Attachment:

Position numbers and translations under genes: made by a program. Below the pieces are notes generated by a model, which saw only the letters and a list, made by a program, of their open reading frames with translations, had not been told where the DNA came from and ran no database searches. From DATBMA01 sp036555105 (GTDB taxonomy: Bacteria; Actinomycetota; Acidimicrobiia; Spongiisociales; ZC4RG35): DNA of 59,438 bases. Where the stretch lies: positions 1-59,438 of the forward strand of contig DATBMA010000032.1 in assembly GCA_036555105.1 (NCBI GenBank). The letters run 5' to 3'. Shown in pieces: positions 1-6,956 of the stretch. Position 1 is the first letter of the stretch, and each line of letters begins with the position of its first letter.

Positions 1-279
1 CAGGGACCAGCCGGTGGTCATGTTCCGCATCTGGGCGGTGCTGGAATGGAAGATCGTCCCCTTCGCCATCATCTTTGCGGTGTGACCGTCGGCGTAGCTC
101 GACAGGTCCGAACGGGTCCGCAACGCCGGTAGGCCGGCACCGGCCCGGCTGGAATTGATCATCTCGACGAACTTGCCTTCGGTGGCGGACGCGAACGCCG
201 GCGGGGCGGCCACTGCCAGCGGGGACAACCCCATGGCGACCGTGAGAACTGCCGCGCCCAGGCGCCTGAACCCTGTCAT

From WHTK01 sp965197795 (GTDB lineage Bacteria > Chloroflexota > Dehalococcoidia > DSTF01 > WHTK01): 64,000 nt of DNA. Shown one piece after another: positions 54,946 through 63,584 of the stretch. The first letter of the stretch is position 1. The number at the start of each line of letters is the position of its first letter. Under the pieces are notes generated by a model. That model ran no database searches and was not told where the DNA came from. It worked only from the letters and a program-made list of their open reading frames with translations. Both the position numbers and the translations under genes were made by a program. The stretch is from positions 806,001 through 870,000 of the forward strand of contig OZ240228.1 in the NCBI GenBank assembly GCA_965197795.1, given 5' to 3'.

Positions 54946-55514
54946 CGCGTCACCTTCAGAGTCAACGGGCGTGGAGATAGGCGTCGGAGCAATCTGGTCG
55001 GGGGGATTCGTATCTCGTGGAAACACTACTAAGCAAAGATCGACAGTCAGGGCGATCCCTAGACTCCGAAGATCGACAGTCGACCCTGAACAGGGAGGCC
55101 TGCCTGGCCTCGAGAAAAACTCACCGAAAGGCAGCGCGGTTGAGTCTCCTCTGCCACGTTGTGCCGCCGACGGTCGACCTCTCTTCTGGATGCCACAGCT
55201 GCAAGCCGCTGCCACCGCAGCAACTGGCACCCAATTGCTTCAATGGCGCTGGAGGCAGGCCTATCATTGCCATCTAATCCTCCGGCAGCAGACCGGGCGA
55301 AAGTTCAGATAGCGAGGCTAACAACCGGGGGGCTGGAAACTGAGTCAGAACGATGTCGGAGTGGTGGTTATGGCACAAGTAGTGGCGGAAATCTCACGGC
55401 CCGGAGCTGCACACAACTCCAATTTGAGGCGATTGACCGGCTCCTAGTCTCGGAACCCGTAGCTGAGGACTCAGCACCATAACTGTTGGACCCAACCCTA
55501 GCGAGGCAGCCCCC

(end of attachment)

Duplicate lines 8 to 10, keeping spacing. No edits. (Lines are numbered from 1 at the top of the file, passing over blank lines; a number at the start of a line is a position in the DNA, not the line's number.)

54946 CGCGTCACCTTCAGAGTCAACGGGCGTGGAGATAGGCGTCGGAGCAATCTGGTCG
55001 GGGGGATTCGTATCTCGTGGAAACACTACTAAGCAAAGATCGACAGTCAGGGCGATCCCTAGACTCCGAAGATCGACAGTCGACCCTGAACAGGGAGGCC
55101 TGCCTGGCCTCGAGAAAAACTCACCGAAAGGCAGCGCGGTTGAGTCTCCTCTGCCACGTTGTGCCGCCGACGGTCGACCTCTCTTCTGGATGCCACAGCT